Recent studies (Driscoll et al., 2017; Grewe et al., 2017) have demonstrated the merits of this technique in detecting both the dynamics and stability of neuronal representations across days in some brain regions. Driscoll et al. (2017) recorded two-photon images and tracked the activity of several hundred cells in the posterior parietal cortex for a month as mice performed a virtual-navigation task. They found that the relationship between cell activity and task features was mostly stable on single days but underwent major reorganization over weeks. Although individual neurons informative about task features (trial type and maze locations) changed across days, the cells’ population activity had statistically similar properties each day and had stable information for over a week. They proposed that dynamic neuronal activity patterns could balance plasticity for learning and stability for memory. Their notion is very important because it could suggest a mechanism by which cell assemblies simultaneously realize the dynamics and stability of neural representation. Grewe et al. (2017) also recorded two-photon images and tracked the dynamics of ensembles of more than a hundred of amygdala neurons during fear learning and extinction over 6 days. They found that the reshaping of the neural ensemble representation of the conditioned stimulus (CS) became more similar to the unconditioned stimulus (US) representation after conditioning, and the CS representation became more distinctive without reverting to its original form during extinction training. They concluded that these findings support a supervised learning model in which the activation of US representation guides the transformation of CS representation. This study also indicates that the technique is effective to observe the transformation occurred over time in ensemble activity of neurons that are part of the same cell assembly.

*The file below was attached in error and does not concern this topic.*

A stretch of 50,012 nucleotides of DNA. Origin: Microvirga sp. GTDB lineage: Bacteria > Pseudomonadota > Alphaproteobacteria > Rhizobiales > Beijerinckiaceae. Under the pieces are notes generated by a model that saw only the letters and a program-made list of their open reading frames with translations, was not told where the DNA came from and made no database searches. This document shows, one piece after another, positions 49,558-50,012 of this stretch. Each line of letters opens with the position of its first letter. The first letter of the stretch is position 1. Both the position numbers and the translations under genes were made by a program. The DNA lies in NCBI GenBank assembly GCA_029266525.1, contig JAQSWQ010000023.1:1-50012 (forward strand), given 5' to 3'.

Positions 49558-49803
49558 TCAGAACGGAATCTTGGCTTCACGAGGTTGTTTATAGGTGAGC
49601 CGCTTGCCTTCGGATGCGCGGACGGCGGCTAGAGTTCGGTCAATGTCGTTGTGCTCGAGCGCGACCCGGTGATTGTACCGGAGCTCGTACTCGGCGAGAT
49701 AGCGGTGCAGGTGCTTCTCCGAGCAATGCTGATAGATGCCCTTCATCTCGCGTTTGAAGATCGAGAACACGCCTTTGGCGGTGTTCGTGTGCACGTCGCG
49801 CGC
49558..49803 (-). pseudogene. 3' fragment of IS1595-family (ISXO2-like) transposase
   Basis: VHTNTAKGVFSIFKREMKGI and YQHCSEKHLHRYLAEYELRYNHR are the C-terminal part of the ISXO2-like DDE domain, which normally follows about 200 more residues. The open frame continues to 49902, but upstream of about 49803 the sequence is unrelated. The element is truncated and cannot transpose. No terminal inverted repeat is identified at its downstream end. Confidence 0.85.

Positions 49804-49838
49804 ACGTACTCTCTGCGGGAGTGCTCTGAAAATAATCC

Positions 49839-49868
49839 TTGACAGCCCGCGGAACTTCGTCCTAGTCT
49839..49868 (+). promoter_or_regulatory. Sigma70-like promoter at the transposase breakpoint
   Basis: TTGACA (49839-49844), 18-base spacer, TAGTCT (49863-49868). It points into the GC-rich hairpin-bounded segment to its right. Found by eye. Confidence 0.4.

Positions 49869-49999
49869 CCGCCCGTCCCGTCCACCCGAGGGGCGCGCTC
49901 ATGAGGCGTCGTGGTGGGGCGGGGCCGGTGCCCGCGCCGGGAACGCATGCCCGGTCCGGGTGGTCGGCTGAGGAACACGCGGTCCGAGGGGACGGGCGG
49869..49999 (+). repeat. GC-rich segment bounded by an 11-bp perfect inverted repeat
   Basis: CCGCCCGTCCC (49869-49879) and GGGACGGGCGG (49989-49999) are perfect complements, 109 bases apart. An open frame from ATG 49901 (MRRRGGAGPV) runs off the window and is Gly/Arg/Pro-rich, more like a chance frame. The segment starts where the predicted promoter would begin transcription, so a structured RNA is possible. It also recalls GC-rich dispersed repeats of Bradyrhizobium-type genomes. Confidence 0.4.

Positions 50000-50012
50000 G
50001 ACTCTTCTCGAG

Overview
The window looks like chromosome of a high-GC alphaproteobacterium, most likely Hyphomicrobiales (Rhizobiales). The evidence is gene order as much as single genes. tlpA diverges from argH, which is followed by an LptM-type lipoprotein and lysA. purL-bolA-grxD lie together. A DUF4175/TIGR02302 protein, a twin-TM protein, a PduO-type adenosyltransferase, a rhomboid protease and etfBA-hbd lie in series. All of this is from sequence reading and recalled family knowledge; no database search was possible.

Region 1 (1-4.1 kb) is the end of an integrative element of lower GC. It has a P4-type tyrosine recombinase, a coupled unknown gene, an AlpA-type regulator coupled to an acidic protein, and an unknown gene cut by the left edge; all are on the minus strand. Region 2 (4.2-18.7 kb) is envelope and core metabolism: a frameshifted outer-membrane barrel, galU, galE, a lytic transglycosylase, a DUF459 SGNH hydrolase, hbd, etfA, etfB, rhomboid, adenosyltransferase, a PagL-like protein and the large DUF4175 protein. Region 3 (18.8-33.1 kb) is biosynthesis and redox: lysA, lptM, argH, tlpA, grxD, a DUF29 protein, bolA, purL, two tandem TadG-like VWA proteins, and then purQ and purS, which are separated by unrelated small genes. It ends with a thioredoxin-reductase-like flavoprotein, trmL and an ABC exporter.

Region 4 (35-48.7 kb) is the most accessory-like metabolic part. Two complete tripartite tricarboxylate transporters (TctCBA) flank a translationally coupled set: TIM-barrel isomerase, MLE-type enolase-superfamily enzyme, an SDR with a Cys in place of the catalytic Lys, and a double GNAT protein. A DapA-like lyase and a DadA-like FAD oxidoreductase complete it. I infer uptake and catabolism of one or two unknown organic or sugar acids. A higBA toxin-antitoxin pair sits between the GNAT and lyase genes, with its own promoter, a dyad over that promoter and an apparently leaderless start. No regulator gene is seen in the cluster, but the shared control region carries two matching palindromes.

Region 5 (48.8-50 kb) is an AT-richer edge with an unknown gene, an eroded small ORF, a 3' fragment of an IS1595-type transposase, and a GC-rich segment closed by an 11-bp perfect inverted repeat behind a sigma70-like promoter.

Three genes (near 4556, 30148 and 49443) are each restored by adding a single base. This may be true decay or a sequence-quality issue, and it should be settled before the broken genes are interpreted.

Another recent work (Wilson et al., 2016) using two-photon imaging of individual neurons in primary visual cortex has revealed that summation of synaptic inputs can predict the given neuron’s orientation selectivity; however, cannot accurately or reliably predict differences across neurons. This work suggests that there is a significant contribution of non-linearity within the input-output relationship of cell assemblies encoding fundamental properties of the visual world. The result indicates that there are additional characteristics of cell assemblies representing concepts and is related to precise synchrony of firing of neurons, beyond those captured in Figure 3, an extremely simple illustration of functional connectivity of neurons comprising a cell assembly.
Progress for this technique is continuing (e.g., Song et al., 2017), and time resolution will definitely show improvements. Even the low sampling rate at present, particularly if the imaging is of calcium, can indeed allow for burst detection with very high calcium influx to cells (e.g., Vogelstein et al., 2009). This means that although single-neuron spikes cannot be accurately monitored in real time, the synchronous burst firing of many cells constituting a cell assembly can be monitored by this method. The combinatorial application of multineuronal recording and live-cell imaging to respectively monitor the spikes of smaller groups of neurons and the burst firing of larger populations of neurons will be an ideal recoding technique for cell assembly research using behaving animals.